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RECONNECTING YOU
WITH THE GIFT OF YOUR ART

You say you want to be creative.

I say that you already are creative.
You need help turning that creativity into something tangible.

Find out if my approach feels right to you. If so, let's talk.

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A rock pile ceases to be a rock pile the moment a single man contemplates it, bearing within him the image of a cathedral.

― Antoine de Saint-Exupery, author of The Little Prince

How it works

Live sessions (one-on-one or in groups) and unlimited messaging provide you with practical advice and exercises.

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Pricing

Several pricing models to choose from, to fit every need and budget.

Yes, even your budget.

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Getting started

A free consultation is all it takes for you to be bold and say yes to the artist inside you.

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Lesson 1

Don't Be Good

MY ART ISN'T ANY GOOD.

I don’t care. It doesn’t matter.

I mean, first of all, “good” and “not good” are entirely subjective, as easily exhibited any two fans of Star Wars arguing over the various merits of the different movies in the franchise. Art ultimately isn’t about color theory or harmonics or any of the technical aspects that (some) Artists study. It’s about you and your act of creation.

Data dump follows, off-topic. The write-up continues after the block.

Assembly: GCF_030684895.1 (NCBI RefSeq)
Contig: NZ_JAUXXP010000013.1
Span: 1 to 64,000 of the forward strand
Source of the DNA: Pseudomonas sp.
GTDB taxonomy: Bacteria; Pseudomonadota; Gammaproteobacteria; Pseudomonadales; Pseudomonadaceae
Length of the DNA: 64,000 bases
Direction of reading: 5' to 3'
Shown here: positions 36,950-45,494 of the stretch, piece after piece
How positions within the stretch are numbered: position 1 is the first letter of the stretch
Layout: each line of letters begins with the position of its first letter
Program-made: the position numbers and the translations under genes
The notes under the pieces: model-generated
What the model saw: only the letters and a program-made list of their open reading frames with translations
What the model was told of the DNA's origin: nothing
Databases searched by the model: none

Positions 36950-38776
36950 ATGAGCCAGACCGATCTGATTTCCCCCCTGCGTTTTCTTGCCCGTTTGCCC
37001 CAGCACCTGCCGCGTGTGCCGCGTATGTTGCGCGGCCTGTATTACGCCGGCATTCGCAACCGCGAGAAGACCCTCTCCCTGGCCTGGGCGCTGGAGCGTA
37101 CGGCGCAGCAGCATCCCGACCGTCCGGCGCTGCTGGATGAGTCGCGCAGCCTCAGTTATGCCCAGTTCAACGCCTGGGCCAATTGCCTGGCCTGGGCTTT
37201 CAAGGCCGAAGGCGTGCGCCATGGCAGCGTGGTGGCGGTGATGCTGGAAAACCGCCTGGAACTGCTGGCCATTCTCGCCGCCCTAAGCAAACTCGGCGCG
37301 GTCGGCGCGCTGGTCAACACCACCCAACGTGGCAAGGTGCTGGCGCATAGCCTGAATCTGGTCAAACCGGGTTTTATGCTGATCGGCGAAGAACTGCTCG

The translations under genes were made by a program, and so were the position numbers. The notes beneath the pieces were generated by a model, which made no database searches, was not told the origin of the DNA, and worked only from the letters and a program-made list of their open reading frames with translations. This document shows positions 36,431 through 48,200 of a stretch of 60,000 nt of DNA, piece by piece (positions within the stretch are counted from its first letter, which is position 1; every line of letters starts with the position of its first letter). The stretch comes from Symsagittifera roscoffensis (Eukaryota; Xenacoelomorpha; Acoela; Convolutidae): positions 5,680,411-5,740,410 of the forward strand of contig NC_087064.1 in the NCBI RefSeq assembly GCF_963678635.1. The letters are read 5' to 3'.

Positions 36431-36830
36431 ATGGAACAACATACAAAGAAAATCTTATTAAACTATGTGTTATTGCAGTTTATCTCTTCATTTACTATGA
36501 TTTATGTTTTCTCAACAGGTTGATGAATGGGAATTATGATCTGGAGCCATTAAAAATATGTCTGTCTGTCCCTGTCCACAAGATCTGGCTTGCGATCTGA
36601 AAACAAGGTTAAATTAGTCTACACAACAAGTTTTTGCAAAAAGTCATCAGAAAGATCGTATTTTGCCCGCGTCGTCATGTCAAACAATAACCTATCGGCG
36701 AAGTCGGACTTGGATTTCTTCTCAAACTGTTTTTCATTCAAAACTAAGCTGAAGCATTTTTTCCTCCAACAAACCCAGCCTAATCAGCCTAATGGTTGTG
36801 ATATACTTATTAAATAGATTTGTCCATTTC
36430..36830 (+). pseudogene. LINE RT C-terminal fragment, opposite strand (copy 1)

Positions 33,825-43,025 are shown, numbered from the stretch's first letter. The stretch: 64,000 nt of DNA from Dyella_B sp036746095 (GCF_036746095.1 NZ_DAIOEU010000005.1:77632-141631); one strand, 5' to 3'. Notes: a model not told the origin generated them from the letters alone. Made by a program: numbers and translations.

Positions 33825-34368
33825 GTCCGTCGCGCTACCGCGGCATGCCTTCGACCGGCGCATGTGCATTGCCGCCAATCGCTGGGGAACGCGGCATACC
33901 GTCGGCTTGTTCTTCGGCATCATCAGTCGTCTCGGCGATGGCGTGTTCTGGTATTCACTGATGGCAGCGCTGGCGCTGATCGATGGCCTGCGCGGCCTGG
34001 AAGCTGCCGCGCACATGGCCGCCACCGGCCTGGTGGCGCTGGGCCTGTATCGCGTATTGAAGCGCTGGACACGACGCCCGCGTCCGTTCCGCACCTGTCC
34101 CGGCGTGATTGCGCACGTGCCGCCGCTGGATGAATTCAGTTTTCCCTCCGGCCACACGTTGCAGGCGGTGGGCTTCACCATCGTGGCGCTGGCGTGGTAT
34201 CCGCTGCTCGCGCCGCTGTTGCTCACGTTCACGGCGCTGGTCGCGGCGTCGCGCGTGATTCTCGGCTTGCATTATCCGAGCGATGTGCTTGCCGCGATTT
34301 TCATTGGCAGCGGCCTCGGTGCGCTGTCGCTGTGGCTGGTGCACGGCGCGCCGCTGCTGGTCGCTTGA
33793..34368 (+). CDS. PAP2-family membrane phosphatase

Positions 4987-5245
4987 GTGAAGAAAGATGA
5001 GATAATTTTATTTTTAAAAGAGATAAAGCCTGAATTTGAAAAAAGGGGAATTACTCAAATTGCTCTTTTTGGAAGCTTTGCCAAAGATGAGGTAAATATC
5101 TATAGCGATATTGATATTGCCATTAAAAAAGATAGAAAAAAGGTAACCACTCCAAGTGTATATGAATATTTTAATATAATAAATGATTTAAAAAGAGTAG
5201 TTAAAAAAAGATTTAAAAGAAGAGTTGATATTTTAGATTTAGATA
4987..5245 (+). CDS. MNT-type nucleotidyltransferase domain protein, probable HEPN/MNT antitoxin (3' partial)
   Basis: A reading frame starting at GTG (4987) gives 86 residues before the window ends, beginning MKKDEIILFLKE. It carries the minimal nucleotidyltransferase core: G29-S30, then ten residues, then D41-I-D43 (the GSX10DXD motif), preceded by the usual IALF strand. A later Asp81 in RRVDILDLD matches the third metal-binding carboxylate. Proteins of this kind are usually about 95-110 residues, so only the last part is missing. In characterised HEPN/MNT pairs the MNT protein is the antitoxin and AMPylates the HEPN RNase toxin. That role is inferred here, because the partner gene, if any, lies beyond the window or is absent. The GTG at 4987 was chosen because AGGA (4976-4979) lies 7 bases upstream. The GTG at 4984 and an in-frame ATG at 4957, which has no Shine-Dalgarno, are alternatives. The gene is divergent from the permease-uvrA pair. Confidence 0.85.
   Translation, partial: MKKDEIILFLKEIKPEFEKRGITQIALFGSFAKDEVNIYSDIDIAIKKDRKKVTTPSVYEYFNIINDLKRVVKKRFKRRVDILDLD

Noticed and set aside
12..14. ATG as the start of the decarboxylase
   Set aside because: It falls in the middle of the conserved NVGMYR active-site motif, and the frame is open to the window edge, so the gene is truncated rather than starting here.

So, the first thing you have to put aside is this notion that Art needs to be good.

I own an improv theater and teach people, regular people off the street, how to get up on stage in front of an audience, and with no script or planning, create a funny scene. Sounds daunting, right? (It’s actually not that hard.)

When I’m sitting with a new class of beginners — some of whom have never spoken in front of a big group of people before, much less performed on stage — the very first thing that I tell them is this:

Don’t be funny.

How does that work? Isn’t the goal to be funny? Well, yes and no. Ultimately, yes, our audiences expect to laugh. But we’re not stand-up comics, so what is it that we do that’s funny?

We mirror real life in an exaggerated way, which puts in relief the funny, weird, and outright ridiculous ways in which humans behave every day. That’s funny.

The ‘no’ portion of the question “Isn’t the goal to be funny?” is this: the goal is to be authentic. We are funny when we make a connection to the audience through characters, and relationships, and stories. They laugh because they see themselves and the people they know in our scenes.

That moment when they laugh is not a joke that relies on mental or intellectual maneuvering. It is something they just “get.” It’s a experiential connection. Transcendence.

Art.


It is your job to do the work, not to judge the work.

This is your first lesson: don’t be good.

by Abigail Head, Feb 20, 2020

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